Wednesday, June 20, 2007 - 8:30 AM
The Summit (Boise Centre on the Grove)
224

Modeling radiation effects in ceramics for immobilization of actinides

William J. Weber and Ram Devanathan. Pacific Northwest National Laboratory, Richland, WA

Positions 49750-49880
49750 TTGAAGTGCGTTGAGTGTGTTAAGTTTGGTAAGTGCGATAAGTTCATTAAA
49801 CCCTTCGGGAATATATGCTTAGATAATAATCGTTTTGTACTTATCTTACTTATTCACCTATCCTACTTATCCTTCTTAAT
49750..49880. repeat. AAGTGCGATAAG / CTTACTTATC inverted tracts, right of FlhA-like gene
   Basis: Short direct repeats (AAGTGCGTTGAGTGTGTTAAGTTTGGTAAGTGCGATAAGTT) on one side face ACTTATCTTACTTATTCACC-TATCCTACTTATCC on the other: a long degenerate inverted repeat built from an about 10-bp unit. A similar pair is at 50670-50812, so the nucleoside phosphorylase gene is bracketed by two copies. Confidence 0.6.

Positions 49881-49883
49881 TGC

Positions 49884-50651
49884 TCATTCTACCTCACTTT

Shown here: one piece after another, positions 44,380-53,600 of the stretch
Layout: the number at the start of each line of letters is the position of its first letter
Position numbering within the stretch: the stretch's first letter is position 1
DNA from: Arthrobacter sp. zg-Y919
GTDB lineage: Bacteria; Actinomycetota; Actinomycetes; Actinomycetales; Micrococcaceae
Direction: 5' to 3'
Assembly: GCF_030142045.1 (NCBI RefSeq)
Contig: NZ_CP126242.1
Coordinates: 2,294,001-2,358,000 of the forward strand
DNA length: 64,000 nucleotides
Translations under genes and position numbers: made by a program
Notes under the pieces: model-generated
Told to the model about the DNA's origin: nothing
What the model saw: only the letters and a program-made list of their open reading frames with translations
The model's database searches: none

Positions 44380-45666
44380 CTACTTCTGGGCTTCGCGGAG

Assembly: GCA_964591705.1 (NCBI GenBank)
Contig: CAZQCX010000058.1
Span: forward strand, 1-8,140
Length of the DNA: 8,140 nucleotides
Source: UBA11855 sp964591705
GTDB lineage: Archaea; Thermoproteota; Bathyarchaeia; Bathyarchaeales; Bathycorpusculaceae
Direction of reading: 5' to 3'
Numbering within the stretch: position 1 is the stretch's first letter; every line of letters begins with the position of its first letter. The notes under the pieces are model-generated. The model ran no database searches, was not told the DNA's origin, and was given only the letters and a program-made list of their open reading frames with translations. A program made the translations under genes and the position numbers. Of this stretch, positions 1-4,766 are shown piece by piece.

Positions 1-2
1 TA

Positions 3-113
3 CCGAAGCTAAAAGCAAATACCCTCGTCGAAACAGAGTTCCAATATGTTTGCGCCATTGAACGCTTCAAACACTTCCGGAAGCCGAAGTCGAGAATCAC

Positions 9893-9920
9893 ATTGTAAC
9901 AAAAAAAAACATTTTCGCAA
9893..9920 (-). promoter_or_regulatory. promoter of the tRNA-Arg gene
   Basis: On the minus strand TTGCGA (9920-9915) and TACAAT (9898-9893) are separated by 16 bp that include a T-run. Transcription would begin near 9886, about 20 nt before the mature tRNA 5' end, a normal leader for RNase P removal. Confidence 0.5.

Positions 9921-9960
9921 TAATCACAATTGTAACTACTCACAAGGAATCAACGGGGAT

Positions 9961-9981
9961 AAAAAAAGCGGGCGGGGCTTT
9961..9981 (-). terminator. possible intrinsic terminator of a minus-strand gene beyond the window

Radiation effects from alpha decay in crystalline oxide host phases for the immobilization of actinides generally lead to amorphization, macroscopic swelling and increases in dissolution rates. The results of computer simulations, new models, and experimental studies in several relevant materials using short-lived actinides and ion-beam irradiation methods will be presented to highlight the fundamental understanding and models of alpha-decay effects in materials developed over the past 25 years. Ion-beam irradiation techniques have been demonstrated to be very effective in simulating radiation effects from alpha decay over a large range of experimental conditions in order to develop more detailed scientific understanding and predictive models. The integration of computer simulations into these studies have advanced the interpretation of experimental results and led to the development of a comprehensive atomic-level understanding of radiation damage processes and predictive models of the complex evolution of radiation damage in actinide waste forms with time and temperature.